With Christmas fast approaching, the seasonal patterns in the stock market suggest that the markets are likely to be stronger into the end of the year. Historically it is normal for the stock market to rally in December. This rally is known as the Santa Claus rally and brings Christmas cheer to all investors.
Seasonal patterns were first discussed by Larry Williams with reference to commodities. Larry noted that seasonal price fluctuations occurred in agricultural commodities with prices falling when there was an abundant supply around the harvest times and prices rising when supply was scarce, prior to the next harvest. These seasonal patterns can also be observed in the stock market as supply and demand for shares fluctuates throughout the year.
The Australian market is typically strong through March and April, as it was this year, and then weaker through June, before rallying again in July. The July rally failed to eventuate in 2011, but the June weakness was certainly visible, so much so it carried on through July. October has a deservedly bad reputation for falling throughout the month and has become famous for the 1987 crash, the 1997 collapse of the Asian economies and the sharp falls during the credit crunch in 2008. A bottom is often formed in November and early December before a strong rally is seen in the final two weeks before the New Year.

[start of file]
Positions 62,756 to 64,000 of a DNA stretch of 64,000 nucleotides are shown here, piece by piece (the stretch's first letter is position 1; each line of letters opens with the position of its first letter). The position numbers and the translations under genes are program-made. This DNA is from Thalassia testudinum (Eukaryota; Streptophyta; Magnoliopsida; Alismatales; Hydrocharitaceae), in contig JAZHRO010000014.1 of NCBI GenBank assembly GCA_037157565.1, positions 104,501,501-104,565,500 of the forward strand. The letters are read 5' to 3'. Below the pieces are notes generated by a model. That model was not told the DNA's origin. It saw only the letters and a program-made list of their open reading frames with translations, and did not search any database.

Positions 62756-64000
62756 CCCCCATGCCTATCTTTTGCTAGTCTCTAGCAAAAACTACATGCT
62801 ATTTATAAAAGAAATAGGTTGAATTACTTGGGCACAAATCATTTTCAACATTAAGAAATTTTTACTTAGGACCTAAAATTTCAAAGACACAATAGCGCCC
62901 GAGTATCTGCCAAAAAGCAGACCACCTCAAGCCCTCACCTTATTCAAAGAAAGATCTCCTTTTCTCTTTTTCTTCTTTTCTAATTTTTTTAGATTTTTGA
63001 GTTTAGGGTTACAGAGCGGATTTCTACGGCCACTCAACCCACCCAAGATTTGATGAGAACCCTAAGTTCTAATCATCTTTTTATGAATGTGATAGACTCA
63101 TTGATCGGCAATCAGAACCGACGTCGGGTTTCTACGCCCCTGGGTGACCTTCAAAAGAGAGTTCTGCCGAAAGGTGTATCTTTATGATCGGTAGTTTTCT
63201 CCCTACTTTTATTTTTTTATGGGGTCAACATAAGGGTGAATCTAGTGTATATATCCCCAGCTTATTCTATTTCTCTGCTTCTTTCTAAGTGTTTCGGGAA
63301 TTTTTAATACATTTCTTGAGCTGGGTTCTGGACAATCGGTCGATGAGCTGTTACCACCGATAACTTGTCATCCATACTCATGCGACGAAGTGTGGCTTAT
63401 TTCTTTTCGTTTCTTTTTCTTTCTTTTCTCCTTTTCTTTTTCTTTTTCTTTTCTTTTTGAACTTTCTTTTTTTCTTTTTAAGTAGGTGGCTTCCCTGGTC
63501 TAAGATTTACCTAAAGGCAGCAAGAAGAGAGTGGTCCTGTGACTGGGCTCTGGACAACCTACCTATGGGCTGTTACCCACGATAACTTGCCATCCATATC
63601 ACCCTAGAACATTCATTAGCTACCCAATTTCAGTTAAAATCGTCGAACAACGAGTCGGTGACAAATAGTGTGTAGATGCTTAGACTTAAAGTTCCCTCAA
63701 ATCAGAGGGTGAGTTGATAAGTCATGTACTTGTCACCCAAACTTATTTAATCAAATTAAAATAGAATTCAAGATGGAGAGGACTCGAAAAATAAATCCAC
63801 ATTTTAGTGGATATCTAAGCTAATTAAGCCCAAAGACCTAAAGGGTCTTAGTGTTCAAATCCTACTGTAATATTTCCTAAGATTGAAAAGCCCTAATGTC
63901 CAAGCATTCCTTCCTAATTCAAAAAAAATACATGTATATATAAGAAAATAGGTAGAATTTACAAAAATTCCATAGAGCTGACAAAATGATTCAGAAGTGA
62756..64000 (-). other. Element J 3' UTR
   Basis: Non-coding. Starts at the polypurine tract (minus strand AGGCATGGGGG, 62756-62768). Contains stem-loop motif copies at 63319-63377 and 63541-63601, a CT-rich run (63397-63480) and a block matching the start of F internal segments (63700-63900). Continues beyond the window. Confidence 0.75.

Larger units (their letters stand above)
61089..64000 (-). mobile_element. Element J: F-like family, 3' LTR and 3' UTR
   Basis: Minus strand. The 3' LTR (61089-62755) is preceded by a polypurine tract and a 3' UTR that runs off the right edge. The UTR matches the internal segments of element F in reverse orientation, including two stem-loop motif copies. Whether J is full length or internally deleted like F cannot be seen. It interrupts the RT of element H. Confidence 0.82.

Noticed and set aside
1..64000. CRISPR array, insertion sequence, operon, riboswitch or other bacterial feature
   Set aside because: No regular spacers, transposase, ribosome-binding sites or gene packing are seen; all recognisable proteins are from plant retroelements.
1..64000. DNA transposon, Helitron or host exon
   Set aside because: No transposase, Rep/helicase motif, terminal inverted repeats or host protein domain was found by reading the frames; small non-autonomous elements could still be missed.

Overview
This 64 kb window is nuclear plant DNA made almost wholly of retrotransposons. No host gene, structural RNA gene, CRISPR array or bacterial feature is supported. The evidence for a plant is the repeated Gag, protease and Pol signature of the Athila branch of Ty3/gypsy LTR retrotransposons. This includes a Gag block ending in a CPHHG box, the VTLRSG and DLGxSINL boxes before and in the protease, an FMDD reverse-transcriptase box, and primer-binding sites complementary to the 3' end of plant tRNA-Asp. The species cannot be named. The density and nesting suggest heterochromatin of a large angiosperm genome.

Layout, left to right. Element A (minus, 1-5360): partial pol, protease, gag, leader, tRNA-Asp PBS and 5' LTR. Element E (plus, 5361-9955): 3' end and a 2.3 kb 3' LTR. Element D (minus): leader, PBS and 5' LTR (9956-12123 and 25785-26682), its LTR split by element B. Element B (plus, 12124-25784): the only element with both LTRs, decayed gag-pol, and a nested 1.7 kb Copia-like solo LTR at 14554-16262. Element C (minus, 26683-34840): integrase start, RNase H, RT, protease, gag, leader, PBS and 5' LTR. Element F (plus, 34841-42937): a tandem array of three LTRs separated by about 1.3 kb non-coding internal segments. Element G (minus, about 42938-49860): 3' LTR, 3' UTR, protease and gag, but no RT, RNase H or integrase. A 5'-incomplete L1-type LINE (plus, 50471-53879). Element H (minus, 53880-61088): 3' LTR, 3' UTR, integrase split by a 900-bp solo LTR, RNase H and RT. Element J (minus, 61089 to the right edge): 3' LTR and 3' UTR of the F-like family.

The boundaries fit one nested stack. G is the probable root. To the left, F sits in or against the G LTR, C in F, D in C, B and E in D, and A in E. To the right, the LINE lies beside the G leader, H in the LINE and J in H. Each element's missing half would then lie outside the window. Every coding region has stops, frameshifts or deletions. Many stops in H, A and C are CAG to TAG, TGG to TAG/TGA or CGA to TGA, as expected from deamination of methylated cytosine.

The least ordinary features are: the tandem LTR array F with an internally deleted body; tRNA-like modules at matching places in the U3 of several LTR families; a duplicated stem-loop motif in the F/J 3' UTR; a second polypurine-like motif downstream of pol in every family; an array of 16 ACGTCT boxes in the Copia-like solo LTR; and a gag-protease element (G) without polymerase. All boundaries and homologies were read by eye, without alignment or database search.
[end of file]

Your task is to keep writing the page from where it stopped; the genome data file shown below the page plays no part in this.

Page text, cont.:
The seasonal odds certainly favour a rally at this time of year. In Australia during the last 27 years the Santa Claus rally failed to materialise in just four years 1990, 1995 2007 and 2010. The average return over the last two weeks of December is 4.9%. If this rate of growth was to be sustained throughout the year we would see annual growth of 119% per annum in the markets. Why is it, that Christmas only comes once a year?
While seasonal patterns are not guaranteed to deliver strong profits to investors or traders the patterns do have a high probability of playing out in the future. Not all the reasons for these seasonal tendencies are clear, but it can be very profitable to follow them through all the same. I wish you all a Merry Christmas and I trust that Santa Claus delivers you exactly what you want for Christmas. I will certainly be positioned to take advantage of his generosity.